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Sacramento River Delta Regional Salmon Out-migration Study

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Study: Delta Cross Channel (DCC)

Status: Completed

Statement of the Problem:

Delta Cross Channel (DCC) gate operations alter tidal and riverine flows throughout the Sacramento River Delta. These changes in flow can alter the migration pathways and survival of out-migrating juvenile Chinook salmon (Oncorhynchus tshawytscha). It is generally believed that juvenile salmon passing through the DCC experience higher rates of mortality in the central Delta than salmon that remain in the Sacramento River during seaward migration. However, it is not known what proportion of out-migrants enter the central Delta via the DCC or other pathways, or how gate operations or other variables (e.g., discharge, tidal phase, diel cycle) influence the rate of entrainment into the central Delta. Gate operations also change the amount of Sacramento River water entering the central Delta which, in turn, alters the position, structure, and movement of the salt field. For example, closure of the DCC gates is often required by regulation in the fall of each year to protect salmon out-migrants. When DCC gates are closed, water exports at the Central Valley and the State Water projects are typically reduced to prevent salinity intrusion and meet these water quality standards, resulting in reduced surface water supplies to areas south of the Delta. Thus, operation of the DCC affects route selection and survival of juvenile salmon outmigrants, water quality in the central and south Delta, and water deliveries south of the Delta.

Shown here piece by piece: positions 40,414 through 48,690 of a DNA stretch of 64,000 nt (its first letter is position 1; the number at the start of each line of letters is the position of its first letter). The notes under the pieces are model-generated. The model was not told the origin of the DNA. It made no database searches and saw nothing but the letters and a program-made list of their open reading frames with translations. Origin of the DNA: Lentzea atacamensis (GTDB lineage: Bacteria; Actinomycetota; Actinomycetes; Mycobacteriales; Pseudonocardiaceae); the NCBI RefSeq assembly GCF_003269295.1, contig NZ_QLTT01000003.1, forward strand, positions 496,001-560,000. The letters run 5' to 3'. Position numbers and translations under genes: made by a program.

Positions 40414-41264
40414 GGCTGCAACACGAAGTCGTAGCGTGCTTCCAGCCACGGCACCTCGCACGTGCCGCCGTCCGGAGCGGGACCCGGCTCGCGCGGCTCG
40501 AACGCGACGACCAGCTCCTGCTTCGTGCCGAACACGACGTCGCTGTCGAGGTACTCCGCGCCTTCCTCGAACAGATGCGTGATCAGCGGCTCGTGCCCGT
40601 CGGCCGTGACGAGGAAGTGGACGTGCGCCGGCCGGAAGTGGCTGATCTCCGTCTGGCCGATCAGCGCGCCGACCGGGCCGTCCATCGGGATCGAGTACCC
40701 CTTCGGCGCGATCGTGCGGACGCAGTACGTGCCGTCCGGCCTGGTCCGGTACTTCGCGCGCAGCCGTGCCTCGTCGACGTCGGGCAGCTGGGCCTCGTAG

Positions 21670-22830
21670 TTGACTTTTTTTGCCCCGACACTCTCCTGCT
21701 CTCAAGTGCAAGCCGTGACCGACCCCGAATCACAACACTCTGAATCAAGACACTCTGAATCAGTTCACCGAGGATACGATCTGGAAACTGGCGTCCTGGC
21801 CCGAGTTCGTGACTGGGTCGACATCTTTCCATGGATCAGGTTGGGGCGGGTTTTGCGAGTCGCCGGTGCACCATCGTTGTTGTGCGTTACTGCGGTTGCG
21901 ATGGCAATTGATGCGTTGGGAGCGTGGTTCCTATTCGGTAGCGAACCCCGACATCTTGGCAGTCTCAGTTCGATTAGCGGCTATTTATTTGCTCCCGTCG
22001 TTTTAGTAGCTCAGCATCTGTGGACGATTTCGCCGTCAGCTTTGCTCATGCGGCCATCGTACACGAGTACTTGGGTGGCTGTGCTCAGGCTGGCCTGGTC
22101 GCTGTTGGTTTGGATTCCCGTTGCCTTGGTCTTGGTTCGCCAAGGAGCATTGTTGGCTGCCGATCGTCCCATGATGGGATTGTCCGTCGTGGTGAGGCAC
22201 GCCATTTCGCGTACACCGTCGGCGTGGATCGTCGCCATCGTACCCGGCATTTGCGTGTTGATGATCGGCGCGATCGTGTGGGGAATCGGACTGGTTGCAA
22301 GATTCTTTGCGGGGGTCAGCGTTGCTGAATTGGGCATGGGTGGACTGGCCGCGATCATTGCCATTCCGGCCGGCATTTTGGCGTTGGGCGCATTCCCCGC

The overall goal of this salmon outmigration study is to build tools (e.g. models) that can be used to predict the impacts of proposed management actions on overall salmon survival. Our objectives are to determine the proportion of fish using various routes (e.g. proportion of fish that enter the central Delta via the DCC or Geogiana Slough versus proportion that remain in the main stem of the Sacramento River) and measure differences in survival among these routes. We will also use three-dimensional acoustic telemetry to explore fish behavior and identify the mechanism of entrainment within junctions of the Sacramento River with the DCC and Georgiana Slough.


We plan to meet our objectives using acoustic telemetry techniques. Juvenile Chinook salmon will be acoustically tagged and released into the Sacramento River, upstream from the study area. Fish will be released under three DCC gate operation scenarios: open, closed and closed only at night. The U.S. Geological Survey will establish, maintain, and download about 50 acoustic receiver sites in the study area. Primary data will focus on detection times of individual transmitters at each acoustic receiver; migratory pathways selected by salmon smolts, reach and region specific survival estimates and fish behavior in relation to different flow conditions. A statistical model of route selection probability and survival rates will be developed based on acoustic telemetry data collected. This analysis will be foundational in terms of understanding the natural and human-induced impacts on salmon outmigrants throughout the Delta.

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